>> but the only response I get amounts to "No, because Phoenician is a
>> separate script, because I say so and this is the right thing to do".
> It is a pity that the facts are not obvious to you. It is clear that
> you don't want Phoenician to be a separate script, and you grasp at
> straws trying to "make" an encoded Phoenician into Hebrew.
It is clear to me that Phoenician is *not* an entirely separate script.
It seems to me that it comes somewhere between being the same script and
being a separate one. (In other words, I don't entirely accept either of
the strong traditions of scholarship.) Therefore complete separation is
inappropriate, although I don't insist on complete unification. So I am
looking for a technical solution which comes somewhere between these two
extremes, which officially recognises the one-to-one equivalence between
Phoenician and (a subset of) Hebrew while making a plain text
distinction possible for those who wish to make it.
>> I am not disregarding the needs of the three. But the three, or one
>> of them, insist that the needs of four (and probably considerably
>> more) must be disregarded, and won't even discuss mediating positions.
> The technical solutions you have proposed have been inadequate.
Can you suggest one which is more adequate? Or in fact are you
determined to reject any solution, using doubtful technical arguments
against the details because you have failed to produce convincing
arguments against the principle?
>> But of course this (alleged) person interested in Phoenician but not
>> Hebrew will not be helped if more than one encoding is permitted for
> The kind of rhetoric you use is dishonest. "Alleged"? We have had the
> owner of http://www.phoenicia.org express his support.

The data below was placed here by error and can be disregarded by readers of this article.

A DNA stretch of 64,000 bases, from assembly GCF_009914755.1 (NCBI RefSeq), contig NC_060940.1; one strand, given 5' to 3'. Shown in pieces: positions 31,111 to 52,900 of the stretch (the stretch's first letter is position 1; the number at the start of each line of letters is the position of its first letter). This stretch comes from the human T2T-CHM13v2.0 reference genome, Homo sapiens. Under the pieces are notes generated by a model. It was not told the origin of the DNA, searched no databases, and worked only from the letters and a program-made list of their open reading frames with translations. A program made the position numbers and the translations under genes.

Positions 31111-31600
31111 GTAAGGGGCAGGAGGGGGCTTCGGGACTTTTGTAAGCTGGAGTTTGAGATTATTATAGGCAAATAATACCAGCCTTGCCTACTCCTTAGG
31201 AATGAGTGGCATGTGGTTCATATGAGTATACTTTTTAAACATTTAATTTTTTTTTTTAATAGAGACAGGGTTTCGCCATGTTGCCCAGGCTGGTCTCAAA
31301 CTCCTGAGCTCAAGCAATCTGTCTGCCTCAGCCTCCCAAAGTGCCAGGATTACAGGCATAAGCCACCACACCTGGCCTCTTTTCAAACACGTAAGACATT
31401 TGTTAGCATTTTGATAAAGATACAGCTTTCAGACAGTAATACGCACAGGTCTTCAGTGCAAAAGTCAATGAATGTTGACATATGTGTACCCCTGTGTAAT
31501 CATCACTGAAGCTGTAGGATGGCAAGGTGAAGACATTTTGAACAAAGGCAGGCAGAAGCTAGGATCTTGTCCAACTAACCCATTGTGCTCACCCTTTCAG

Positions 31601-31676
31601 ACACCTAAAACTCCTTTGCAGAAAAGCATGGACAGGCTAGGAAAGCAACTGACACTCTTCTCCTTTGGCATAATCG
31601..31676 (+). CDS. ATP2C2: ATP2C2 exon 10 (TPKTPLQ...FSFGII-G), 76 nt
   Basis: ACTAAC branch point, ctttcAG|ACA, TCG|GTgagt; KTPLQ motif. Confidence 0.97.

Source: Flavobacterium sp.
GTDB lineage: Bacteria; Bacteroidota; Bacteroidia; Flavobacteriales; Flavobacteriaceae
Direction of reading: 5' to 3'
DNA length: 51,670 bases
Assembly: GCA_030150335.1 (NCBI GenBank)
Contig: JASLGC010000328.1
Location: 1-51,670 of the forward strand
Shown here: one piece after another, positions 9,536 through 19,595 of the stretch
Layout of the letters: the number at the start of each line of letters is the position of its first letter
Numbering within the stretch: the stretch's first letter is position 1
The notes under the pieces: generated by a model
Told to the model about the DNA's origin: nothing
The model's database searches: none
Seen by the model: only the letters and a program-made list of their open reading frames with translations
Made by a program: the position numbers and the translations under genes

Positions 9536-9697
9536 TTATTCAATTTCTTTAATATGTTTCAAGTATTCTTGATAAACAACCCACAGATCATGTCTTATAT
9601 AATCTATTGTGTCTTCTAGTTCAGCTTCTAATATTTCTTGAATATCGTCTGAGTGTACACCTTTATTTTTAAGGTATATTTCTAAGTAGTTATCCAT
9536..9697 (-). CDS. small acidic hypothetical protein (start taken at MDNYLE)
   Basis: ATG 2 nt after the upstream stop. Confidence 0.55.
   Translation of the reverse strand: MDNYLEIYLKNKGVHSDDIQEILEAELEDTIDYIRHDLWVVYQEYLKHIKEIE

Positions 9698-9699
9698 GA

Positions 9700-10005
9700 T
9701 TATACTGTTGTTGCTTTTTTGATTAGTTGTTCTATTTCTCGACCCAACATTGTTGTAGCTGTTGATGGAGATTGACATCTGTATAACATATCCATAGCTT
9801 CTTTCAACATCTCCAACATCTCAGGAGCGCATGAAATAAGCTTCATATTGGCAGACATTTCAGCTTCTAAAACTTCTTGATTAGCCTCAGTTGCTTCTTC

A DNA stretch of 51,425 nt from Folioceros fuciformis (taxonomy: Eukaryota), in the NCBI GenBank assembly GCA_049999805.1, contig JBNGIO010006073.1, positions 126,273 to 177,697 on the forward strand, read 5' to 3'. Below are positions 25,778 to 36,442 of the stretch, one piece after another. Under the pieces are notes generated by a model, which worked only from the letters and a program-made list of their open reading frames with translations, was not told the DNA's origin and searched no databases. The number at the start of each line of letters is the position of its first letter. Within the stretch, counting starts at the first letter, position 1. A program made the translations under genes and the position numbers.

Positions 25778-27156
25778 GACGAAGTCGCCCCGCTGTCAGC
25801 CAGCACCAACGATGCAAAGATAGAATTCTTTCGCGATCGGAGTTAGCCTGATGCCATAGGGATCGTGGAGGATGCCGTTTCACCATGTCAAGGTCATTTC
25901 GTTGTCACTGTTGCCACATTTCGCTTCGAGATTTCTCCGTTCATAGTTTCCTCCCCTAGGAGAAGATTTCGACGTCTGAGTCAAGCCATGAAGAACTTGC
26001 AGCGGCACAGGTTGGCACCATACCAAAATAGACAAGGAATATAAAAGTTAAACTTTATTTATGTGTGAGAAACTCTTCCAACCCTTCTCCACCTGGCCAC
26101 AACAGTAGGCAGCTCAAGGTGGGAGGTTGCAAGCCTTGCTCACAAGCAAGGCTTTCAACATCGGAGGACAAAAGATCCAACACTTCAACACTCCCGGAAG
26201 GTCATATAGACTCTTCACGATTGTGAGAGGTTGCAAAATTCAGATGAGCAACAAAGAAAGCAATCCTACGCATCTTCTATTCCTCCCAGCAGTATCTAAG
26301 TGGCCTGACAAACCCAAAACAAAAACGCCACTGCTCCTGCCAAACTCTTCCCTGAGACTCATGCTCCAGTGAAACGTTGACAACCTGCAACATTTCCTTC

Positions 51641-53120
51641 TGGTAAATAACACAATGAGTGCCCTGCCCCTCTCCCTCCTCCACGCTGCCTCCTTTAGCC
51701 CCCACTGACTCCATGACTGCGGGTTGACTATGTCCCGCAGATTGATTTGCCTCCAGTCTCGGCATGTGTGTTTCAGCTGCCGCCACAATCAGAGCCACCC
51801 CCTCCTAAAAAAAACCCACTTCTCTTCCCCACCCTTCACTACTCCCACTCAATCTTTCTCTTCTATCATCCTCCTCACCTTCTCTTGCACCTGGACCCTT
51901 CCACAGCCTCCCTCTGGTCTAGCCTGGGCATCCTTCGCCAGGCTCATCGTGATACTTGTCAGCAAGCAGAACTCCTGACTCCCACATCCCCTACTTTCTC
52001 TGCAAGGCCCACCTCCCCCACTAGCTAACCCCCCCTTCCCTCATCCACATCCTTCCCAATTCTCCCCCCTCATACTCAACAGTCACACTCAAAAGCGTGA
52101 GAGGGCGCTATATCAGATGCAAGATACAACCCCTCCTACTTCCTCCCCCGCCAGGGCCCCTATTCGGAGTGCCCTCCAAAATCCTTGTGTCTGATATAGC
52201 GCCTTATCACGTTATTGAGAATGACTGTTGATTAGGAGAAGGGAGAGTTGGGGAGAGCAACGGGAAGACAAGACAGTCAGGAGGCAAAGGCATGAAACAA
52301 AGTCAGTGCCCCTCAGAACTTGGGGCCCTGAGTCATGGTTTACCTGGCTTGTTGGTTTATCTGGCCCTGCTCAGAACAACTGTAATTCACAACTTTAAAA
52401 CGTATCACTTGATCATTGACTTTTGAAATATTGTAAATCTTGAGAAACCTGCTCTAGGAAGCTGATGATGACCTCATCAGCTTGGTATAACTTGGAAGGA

I'm sorry. I didn't remember the specific point. I withdraw "(alleged)".
>> And we have now seen that not all non-Semiticists want separate
>> encoding, for it is clear that the Ebionites at least do not.
> I do not come to that conclusion from the analysis of that font.
Well, it is clear at least that their work will be complicated by
separate encoding, because instead of two encodings for their texts they
will have three to consider.
On 24/05/2004 15:08, Philippe Verdy wrote:
>Yes but it is significant that Phoenician letters have letters named a bit
>differently than Hebrew letters, even when refered to by Semitists!
The names are only slightly different, perhaps indicating different
reconstructed pronunciations of the originally identically written names.
Different letter names do not imply different abstract characters. If
they did, most of the French alphabet would have to be disunified from
the English one.
>Now the fact that it is easy to tweak a Hebrew font to make it look like
>Phoenician, or to encode it with Hebrew is a technical aspect which does not
>change the fact that they are still distinct abstract characters. ...
This is not a fact. It is a position held by some scholars but rejected
On 24/05/2004 16:31, Kenneth Whistler wrote:
> ... (re MCW encoded Hebrew data)
>*Displaying* or *printing* such data then involves an interpreter
>of those conventions -- which might be as simple as an ASCII-encoded
Unfortunately it requires a lot more than that. Because of decisions
taken by the UTC in the past, conversion and display of MCW encoded text
has become much messier than it might otherwise have been. That is
Elaine's main point, I think. But I agree with Patrick D that it helps
none of us to chew over old hurts and slights.
>... the issue of
>whether the 22 basic Semitic letters can also be represented in
>a Phoenician script or not pales to the minor molehill it actually
>is, in my opinion.
Obviously a lot of people disagree with you on this one, Ken.
On 24/05/2004 20:25, Doug Ewell wrote:
>>Try with Sütterlin also unified within Latin ;-)
>That's handwriting, Patrick. Come on, you know better. I can't read my
>doctor's handwriting either, but it's unified with Latin.
Well, Phoenician and palaeo-Hebrew is all handwriting as well. There was
no printing before the 15th century, and no computers until the 20th
century. A lot of the variant glyphs which we see in ancient
inscriptions, and especially in ancient correspondence preserved on
papyri and ostraca, may well be the ancient equivalent of doctors'
-- Peter Kirk firstname.lastname@example.org (personal) email@example.com (work) http://www.qaya.org/